Stick with Dracula

50048113Title: The Beetle
Author: Richard Marsh
Genre: Victorian Era Horror
Pages: 335
Rating: 2 of 5

The Beetle was published the same year as Dracula and originally outsold it. Having read it, I’m not surprised that Stoker’s masterpiece has endured while this tale of an ambiguously-gendered Egyptian were-beetle seeking revenge on a British MP fell by the wayside.

The book starts out strong with some truly creepy moments involving human misery and supernatural compulsion. Unfortunately, the story became increasingly less interesting as we detour into a Victorian love triangle (or possibly pentagon) complete with a disapproving parent and wealthy spinster. One of our narrators at this point is a mad scientist who talks a bit like Bertie Wooster but whose mad science ends up playing no significant part in the plot (such a waste!).

The author never managed to recover the creepiness of the first quarter of the book. Once the supernatural stuff really picks up again, there’s the usual product-of-its-era casual xenophobia, sexism, etc., an uninspired telegraphing/dashing around trying to find the damsel in distress chase sequence, and a ridiculously abrupt ending.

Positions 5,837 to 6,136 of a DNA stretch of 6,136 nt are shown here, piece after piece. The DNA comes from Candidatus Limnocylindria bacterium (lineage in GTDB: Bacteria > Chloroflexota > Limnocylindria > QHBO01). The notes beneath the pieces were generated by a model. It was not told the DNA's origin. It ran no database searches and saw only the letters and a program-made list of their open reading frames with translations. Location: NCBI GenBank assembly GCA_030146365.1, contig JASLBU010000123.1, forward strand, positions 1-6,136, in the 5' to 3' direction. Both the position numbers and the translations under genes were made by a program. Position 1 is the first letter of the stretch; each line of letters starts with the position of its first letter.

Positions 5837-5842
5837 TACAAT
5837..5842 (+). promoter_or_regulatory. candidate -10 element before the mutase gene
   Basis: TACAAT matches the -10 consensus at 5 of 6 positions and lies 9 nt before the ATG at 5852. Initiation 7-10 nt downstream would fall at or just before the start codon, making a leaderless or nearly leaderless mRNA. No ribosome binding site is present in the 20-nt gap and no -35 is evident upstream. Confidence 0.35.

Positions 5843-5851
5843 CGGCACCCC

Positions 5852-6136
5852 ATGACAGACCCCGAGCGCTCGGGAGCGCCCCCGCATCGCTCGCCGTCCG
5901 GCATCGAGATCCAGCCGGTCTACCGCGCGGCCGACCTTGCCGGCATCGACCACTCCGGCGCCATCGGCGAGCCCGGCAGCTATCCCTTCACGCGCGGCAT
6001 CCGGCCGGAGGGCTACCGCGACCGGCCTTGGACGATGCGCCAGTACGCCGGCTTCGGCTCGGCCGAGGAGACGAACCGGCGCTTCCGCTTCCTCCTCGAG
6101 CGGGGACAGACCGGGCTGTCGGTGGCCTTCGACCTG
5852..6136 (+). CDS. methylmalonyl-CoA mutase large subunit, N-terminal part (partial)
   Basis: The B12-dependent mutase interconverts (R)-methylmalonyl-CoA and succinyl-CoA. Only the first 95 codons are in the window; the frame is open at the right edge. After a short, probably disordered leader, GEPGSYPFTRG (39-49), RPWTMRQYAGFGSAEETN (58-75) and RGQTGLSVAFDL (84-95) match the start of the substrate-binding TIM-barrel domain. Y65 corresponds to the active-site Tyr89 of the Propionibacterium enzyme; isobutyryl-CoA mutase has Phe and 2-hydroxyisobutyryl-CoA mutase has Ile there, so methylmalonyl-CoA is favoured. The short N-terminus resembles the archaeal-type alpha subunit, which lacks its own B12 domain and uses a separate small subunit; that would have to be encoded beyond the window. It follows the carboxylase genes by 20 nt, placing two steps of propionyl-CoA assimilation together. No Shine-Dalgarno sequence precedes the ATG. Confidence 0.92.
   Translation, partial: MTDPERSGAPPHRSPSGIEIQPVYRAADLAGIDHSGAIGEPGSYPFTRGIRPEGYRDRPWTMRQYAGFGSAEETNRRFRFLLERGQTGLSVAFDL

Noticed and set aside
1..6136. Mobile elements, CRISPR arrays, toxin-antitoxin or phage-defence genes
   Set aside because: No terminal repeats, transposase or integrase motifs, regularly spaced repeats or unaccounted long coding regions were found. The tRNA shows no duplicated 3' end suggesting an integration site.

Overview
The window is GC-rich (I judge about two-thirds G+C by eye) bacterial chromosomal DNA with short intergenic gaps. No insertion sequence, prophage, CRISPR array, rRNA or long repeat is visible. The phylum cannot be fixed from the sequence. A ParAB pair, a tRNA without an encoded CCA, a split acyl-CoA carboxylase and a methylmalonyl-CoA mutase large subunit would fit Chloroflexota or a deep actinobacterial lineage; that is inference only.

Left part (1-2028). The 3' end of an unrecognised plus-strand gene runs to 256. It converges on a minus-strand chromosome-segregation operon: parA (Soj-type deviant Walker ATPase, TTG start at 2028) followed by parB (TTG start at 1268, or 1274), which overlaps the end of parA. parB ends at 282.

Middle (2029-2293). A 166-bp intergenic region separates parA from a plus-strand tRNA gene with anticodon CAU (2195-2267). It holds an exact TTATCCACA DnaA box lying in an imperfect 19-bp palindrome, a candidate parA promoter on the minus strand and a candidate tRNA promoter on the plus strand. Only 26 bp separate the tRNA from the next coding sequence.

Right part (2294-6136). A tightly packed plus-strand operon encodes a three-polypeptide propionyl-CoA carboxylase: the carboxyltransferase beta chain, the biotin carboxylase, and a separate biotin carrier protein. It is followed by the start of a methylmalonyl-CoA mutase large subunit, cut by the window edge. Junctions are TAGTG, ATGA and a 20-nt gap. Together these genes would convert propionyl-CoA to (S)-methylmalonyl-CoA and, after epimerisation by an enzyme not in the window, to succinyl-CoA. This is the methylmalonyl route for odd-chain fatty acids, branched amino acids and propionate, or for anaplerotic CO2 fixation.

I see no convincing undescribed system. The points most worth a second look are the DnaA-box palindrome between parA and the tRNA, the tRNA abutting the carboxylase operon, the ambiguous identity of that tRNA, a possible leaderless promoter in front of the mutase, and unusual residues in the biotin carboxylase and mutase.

I was ready to give this 3 stars as passable product-of-its-era Gothic horror if the author could land the ending, but it was so bad that it brought down the entire book. It feels like he couldn’t decide how to end it, got bored with writing, and covered it all up with a couple dei ex machina and a liberal dose of “it was too horrible for words.” Weird/horror stories don’t need to give the reader all the answers, but this ending was a complete cop out. Stick with Dracula!

Wry Humor & Maudlin Sentimentality

Idle thoughtsTitle: Idle Thoughts of and Idle Fellow
Author: Jerome K. Jerome
Genre: Classic Humor
Pages: 210
Rating: 4 of 5

This collection of humorous essays by the author Three Men in a Boat (To Say Nothing of the Dog) is entertaining right from the get-go as he dedicates the book to his pipe. As he covers topics like clothing, food and drink, babies, pets, and (of course) idleness, he occasionally flirts with trying to sound cynical and “wicked” like Oscar Wilde but mostly he swings back and forth between wry humor and Victorian maudlin sentimentality and ends up sounding like a real-life Bertie Wooster. As with Three Men in a Boat, it’s hard to tell whether the sentimental bits are intended seriously or sarcastically… perhaps a bit of both.

While not quite as funny as Three Men in a Boat, it is well worth reading for fans of wry humor. I had the added joy of reading it in the old copy pictured here that I got from my wife’s Grandfather. I’m not sure how old it is, but the gift inscription in it is from Christmas 1896.

Also, I’m using this for my 19th Century Classic category at the Back to the Classics Challenge.